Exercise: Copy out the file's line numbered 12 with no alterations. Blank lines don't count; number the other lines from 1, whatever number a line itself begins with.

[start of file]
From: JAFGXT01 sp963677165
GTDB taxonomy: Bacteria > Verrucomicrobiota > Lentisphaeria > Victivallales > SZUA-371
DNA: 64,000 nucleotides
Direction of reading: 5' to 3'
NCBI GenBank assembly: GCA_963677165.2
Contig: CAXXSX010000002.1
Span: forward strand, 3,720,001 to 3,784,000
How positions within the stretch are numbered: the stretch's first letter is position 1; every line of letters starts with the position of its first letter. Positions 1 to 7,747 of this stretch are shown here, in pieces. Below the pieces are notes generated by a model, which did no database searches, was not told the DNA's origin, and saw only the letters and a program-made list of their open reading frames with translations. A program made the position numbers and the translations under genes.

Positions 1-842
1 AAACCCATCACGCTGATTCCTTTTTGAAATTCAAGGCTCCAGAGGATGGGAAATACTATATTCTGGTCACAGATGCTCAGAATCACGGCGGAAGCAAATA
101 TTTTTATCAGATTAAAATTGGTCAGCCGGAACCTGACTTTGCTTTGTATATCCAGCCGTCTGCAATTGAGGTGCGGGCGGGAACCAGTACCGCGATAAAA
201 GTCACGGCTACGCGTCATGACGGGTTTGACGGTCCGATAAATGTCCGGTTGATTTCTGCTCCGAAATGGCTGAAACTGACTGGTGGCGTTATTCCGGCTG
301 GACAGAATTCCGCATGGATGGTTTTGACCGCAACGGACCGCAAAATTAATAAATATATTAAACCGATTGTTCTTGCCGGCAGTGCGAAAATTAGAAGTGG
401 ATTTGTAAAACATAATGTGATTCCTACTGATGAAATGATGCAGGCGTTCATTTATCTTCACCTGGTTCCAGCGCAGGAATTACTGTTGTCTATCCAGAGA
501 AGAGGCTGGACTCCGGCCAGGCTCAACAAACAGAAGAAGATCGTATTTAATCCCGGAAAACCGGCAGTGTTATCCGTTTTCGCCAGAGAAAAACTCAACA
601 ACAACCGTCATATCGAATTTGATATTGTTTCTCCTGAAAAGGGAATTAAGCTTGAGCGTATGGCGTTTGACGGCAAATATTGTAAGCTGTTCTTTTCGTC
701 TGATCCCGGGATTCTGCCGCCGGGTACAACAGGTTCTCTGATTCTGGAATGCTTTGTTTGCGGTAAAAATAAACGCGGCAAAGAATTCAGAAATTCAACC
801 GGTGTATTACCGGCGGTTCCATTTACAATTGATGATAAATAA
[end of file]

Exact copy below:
201 GTCACGGCTACGCGTCATGACGGGTTTGACGGTCCGATAAATGTCCGGTTGATTTCTGCTCCGAAATGGCTGAAACTGACTGGTGGCGTTATTCCGGCTG